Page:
Published in the Fifth Estate 8/3/2018
There’s been an interesting exercise in prevarication from energy minister Josh Frydenberg in the AFR this week. He’s written a homily on the resilience of the energy market that recalls the gall of his former boss Tony Abbott.
The Greens cop enormous brickbats for Taking Credit for Things, but Frydenberg has taking this kind of hubris to a new level.
Given his party’s slavish underwriting of the obsolete fossil fuel industry, it takes a special kind of chutzpah to take credit for a rebounding energy market. But that’s exactly what Frydenberg has done in laying that wreath at prime minister Malcolm Turnbull’s feet, despite the PM being dragged screaming into the present only by events such as the closure of Liddell power station and SA premier Weatherill’s defiance in proving the viability of renewables.
Frydenberg casually attributes the newfound gravity in gas prices to Turnbull’s intervention in the market, a fiction that conveniently ignores the PM’s implicit approval of flagrant price gouging and distribution manipulation.
Turnbull has been happy to allow gas companies to market our natural resources overseas, without the distraction of paying taxes to ensure domestic wealth like those radical Norwegians. Claiming to have salvaged 70 petajoules is a bit rich: having been belatedly reined in, gas companies are finally coming to account for charging Australians exorbitant rates to buy their own gas back.
For some time now Turnbull and Frydenberg have been attempting to bribe, coerce and strongarm the states into accepting the alleged inevitability of coal seam gas, such as was foisted onto an unsuspecting Queensland in the 1990s. That experiment was a morass of unbelievable high-level corruption, lies and disinformation from both industry and government, as claimed by whistleblower Simone Marsh, among others.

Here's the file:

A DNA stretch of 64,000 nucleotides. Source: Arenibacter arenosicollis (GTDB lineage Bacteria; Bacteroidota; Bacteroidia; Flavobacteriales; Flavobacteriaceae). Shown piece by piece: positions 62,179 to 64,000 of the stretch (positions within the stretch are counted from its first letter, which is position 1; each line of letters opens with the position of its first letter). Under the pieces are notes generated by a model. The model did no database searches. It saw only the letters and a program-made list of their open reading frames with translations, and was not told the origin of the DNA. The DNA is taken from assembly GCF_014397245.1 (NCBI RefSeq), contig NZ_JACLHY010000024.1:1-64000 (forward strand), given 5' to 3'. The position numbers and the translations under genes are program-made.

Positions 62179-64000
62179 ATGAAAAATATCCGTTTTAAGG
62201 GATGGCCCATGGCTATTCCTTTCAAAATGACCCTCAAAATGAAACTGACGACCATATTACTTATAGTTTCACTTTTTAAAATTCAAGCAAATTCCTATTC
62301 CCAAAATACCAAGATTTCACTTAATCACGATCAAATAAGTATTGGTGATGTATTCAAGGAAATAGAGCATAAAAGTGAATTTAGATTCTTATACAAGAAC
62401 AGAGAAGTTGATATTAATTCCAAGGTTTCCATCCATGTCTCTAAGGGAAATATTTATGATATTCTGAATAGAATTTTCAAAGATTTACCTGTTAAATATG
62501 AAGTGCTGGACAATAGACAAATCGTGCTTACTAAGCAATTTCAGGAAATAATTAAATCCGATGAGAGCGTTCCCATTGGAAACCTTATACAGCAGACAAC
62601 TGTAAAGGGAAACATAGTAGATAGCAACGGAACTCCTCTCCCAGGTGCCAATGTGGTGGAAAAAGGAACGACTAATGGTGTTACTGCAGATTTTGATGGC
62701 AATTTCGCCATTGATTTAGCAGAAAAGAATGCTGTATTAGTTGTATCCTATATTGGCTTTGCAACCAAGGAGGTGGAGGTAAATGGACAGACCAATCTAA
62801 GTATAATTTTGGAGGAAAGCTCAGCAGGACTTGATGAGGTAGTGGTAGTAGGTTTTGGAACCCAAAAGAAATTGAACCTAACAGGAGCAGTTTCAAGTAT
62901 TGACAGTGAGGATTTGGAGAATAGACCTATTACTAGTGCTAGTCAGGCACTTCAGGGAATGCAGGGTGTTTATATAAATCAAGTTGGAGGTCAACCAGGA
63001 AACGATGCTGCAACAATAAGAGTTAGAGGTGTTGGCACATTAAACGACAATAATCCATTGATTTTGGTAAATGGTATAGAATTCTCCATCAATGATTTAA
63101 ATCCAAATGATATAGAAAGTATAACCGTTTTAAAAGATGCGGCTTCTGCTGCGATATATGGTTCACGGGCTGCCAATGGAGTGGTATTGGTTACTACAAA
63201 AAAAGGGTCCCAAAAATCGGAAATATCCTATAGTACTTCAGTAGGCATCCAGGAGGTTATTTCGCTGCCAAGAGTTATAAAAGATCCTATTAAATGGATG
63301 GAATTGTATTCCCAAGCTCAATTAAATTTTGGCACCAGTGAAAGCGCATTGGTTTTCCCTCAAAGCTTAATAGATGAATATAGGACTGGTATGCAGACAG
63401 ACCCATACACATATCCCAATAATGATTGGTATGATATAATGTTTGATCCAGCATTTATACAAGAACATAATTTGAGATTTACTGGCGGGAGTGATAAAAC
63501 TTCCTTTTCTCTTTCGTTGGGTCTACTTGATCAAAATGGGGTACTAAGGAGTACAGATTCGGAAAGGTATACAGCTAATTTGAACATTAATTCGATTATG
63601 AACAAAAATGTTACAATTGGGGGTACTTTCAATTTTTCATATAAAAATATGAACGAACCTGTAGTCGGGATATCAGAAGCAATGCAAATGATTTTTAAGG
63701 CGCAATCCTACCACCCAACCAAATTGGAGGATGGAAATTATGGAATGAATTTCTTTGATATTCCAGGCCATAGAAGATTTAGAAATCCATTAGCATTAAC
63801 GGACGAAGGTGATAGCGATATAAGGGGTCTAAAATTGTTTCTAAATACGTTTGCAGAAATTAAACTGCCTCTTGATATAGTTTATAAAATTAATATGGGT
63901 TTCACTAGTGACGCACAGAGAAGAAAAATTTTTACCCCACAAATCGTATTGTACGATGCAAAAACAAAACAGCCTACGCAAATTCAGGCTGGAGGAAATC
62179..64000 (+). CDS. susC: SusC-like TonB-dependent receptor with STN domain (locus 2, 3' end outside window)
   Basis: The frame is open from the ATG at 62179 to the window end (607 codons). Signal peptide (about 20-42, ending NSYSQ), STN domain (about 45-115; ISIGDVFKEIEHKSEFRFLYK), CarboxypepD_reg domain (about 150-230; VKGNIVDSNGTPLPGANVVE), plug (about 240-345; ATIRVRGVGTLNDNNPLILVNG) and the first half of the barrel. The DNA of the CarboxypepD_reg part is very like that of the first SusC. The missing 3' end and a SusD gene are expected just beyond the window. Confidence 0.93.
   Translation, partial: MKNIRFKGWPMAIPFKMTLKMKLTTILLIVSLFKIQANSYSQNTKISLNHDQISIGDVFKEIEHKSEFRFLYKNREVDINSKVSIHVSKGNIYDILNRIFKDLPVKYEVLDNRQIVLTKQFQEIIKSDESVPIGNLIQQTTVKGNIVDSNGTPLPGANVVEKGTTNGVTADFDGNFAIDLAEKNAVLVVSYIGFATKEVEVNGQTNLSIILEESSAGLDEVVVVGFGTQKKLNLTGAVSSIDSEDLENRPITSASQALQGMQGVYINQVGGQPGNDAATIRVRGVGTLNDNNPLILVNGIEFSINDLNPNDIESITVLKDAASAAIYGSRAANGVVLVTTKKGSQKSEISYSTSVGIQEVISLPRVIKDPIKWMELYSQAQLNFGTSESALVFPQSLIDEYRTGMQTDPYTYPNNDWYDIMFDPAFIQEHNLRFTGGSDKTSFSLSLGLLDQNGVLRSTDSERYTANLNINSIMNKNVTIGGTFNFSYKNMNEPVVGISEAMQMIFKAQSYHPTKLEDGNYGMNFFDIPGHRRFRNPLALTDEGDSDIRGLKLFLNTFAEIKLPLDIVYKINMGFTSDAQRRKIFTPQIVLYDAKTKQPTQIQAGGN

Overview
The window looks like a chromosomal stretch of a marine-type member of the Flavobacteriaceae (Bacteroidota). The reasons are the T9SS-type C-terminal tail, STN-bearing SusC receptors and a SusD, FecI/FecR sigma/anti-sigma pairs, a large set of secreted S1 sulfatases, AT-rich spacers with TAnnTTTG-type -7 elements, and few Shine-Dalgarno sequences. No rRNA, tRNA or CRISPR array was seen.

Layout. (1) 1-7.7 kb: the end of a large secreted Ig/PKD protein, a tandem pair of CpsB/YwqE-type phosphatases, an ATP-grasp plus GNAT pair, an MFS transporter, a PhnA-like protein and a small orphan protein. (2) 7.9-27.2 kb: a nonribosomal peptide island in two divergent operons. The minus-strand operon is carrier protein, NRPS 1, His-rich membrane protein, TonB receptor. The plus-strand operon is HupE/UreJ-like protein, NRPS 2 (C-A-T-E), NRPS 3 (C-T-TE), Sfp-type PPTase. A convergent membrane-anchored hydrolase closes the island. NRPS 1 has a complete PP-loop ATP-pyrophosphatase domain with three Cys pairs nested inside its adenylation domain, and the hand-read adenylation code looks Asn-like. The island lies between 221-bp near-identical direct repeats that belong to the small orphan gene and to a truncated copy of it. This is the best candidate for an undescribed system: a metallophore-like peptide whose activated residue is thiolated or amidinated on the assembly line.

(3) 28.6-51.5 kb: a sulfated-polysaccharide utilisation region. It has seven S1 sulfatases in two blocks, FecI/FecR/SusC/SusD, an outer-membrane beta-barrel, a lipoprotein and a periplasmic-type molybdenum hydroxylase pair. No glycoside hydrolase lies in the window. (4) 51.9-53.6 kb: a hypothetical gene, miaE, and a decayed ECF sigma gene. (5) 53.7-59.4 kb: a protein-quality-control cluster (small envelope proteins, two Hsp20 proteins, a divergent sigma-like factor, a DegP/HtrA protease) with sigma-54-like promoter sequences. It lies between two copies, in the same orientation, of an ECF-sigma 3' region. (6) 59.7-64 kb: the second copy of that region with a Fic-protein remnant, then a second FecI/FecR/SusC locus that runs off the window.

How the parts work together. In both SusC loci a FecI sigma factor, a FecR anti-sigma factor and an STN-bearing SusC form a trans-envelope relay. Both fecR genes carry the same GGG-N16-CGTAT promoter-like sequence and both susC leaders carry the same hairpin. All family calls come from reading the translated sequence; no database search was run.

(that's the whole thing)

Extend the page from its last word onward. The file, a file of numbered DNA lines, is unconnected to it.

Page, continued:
The energy minister’s claim that Queensland is doing the heavy lifting in the gas market is doubly exasperating; it assumes that the country, nay the planet, needs more emissions, a damaged Great Artesian Basin and yet another source of fossil fuel; secondly that Australians agree with the Coalitions views on CSG.
His blithe amnesia over environmental concerns about gas extraction only adds to an apparently portfolio-wide credibility deficit. In an era where the disruption of the Polar vortex is causing serious consternation among leading scientists, this is rather more than concerning in a federal minister than, say, the behaviour of Barnaby Joyce.
Concerning certainty and job creation from his pet projects, Frydenberg calls for an evidence-based approach; it’s hard to imagine better evidence of effective innovation than the Tesla battery experiment, hard to conceive of any more compelling proof of climate change than the apparently unfixable problem of the Earth’s air-conditioning. While jobs from renewables look to soon outstrip those in mining and lock in dispatchable power to the grid, the evidence for conventional energy investment seems to exist nowhere outside government white papers.
Well, we’ve dealt with the alleged volatility of South Australia’s energy market – as far as our business leaders are concerned it’s a done deal. In the shadow of that groundbreaking experiment we have a prime minister, lauded by Frydenberg for his “pipeline reforms”, looking for sneaky ways to fund the Adani mine.
But when such internationally renowned analysts as Jeremy Rifkin claim we’re on the brink of “the first new economic system that’s entered onto the world stage since capitalism and socialism”, when such trifling events as the Third Industrial Revolution and the fossil fuel industry becoming the “biggest bubble in history” are casting Frydenberg, Turnbull and their fellow coal enthusiasts in the same light as the inexhaustibly spurious Donald Trump; that’s when we can assume that aspirational opinion pieces like this one are the dying gasps of mouthpieces who prefer the charity of their political donors to the good graces of posterity.